Calls on organizations representing pet professionals to drive significant change by publicly saying “no” to any training technique that causes pain or fear
TAMPA, Fla. – March 6, 2017 – PRLog — Pet Professional Guild (PPG) has released an open letter to pet industry representatives on the use of electric shock as a tool for training and behavior modification in pets. In the letter, PPG draws on a number of scientific studies and surveys to explain why shock constitutes a form of abuse towards pets, and should no longer be a part of the current pet industry culture of accepted practices, equipment or philosophies, particularly when there are highly effective, positive, humane and scientifically sound alternatives.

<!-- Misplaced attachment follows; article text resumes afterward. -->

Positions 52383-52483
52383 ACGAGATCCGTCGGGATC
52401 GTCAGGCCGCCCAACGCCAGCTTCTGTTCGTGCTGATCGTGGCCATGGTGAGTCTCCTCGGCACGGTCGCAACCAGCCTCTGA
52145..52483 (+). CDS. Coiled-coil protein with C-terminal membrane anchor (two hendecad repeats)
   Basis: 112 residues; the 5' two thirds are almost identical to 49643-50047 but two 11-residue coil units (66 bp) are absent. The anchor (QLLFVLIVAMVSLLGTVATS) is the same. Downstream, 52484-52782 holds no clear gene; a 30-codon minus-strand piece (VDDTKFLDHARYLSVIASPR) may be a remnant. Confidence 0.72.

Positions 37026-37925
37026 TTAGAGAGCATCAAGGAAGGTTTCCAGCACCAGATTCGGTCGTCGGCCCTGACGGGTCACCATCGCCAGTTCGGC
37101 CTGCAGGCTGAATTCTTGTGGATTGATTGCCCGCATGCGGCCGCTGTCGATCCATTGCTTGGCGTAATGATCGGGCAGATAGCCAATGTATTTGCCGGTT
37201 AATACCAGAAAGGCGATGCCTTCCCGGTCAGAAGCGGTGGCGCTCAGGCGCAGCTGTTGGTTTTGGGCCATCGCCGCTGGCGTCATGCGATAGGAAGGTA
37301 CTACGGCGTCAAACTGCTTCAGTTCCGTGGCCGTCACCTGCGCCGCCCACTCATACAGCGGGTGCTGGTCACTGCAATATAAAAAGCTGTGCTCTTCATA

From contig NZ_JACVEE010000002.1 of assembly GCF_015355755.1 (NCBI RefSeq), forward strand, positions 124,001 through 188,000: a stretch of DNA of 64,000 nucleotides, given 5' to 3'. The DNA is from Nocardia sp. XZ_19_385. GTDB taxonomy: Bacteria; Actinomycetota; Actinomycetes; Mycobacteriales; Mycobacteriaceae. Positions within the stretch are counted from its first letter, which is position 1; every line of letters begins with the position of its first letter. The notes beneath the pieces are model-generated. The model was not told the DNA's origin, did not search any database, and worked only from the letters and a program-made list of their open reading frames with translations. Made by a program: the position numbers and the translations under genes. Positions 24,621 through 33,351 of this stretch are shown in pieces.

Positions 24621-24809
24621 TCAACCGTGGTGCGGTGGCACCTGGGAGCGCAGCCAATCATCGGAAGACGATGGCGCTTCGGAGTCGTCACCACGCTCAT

One such study is Ziv’s (2017) The Effects of Using Aversive Training Methods in Dogs – A Review, recently accepted for publication in the Journal of Veterinary Behavior: Clinical Applications and Research. Ziv concludes that “there is “no evidence to suggest that aversive training methods are more effective than reward based training methods” and that, in fact, studies suggest “the opposite might be true – in both pets and working dogs.” At the outset of the letter, PPG asks three key questions of professional associations and credentialing bodies, speculating whether they can work within the confines of applied animal behavior without endorsing or enabling shock collar practitioners;
PPG notes that there are many “organizations, associations and councils responsible for the representation, guidance and certification of pet industry professionals”